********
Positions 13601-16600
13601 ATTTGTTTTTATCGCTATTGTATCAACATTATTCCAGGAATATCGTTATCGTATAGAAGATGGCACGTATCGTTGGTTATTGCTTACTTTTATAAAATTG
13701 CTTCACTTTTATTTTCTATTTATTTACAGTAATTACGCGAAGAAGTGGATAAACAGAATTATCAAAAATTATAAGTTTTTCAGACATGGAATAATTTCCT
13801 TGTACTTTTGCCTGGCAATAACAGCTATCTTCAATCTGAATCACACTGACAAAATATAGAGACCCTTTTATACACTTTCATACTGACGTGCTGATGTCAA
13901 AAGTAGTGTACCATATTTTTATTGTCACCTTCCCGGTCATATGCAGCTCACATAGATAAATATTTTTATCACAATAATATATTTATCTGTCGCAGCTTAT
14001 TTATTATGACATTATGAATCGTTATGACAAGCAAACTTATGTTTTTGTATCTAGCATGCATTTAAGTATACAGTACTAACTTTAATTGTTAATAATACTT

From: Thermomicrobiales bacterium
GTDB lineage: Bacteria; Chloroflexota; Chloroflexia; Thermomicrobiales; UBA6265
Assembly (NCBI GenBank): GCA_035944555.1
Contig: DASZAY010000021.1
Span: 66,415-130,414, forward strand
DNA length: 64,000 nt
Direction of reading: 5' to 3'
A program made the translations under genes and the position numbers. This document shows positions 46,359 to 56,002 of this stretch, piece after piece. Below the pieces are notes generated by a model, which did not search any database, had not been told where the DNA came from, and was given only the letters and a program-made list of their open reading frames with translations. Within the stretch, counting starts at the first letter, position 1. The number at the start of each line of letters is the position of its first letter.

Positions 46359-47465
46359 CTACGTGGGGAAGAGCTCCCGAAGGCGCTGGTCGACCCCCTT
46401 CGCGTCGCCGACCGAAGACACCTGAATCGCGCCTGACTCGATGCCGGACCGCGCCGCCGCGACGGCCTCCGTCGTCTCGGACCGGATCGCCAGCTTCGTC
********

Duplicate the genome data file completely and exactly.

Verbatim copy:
Positions 13601-16600
13601 ATTTGTTTTTATCGCTATTGTATCAACATTATTCCAGGAATATCGTTATCGTATAGAAGATGGCACGTATCGTTGGTTATTGCTTACTTTTATAAAATTG
13701 CTTCACTTTTATTTTCTATTTATTTACAGTAATTACGCGAAGAAGTGGATAAACAGAATTATCAAAAATTATAAGTTTTTCAGACATGGAATAATTTCCT
13801 TGTACTTTTGCCTGGCAATAACAGCTATCTTCAATCTGAATCACACTGACAAAATATAGAGACCCTTTTATACACTTTCATACTGACGTGCTGATGTCAA
13901 AAGTAGTGTACCATATTTTTATTGTCACCTTCCCGGTCATATGCAGCTCACATAGATAAATATTTTTATCACAATAATATATTTATCTGTCGCAGCTTAT
14001 TTATTATGACATTATGAATCGTTATGACAAGCAAACTTATGTTTTTGTATCTAGCATGCATTTAAGTATACAGTACTAACTTTAATTGTTAATAATACTT

From: Thermomicrobiales bacterium
GTDB lineage: Bacteria; Chloroflexota; Chloroflexia; Thermomicrobiales; UBA6265
Assembly (NCBI GenBank): GCA_035944555.1
Contig: DASZAY010000021.1
Span: 66,415-130,414, forward strand
DNA length: 64,000 nt
Direction of reading: 5' to 3'
A program made the translations under genes and the position numbers. This document shows positions 46,359 to 56,002 of this stretch, piece after piece. Below the pieces are notes generated by a model, which did not search any database, had not been told where the DNA came from, and was given only the letters and a program-made list of their open reading frames with translations. Within the stretch, counting starts at the first letter, position 1. The number at the start of each line of letters is the position of its first letter.

Positions 46359-47465
46359 CTACGTGGGGAAGAGCTCCCGAAGGCGCTGGTCGACCCCCTT
46401 CGCGTCGCCGACCGAAGACACCTGAATCGCGCCTGACTCGATGCCGGACCGCGCCGCCGCGACGGCCTCCGTCGTCTCGGACCGGATCGCCAGCTTCGTC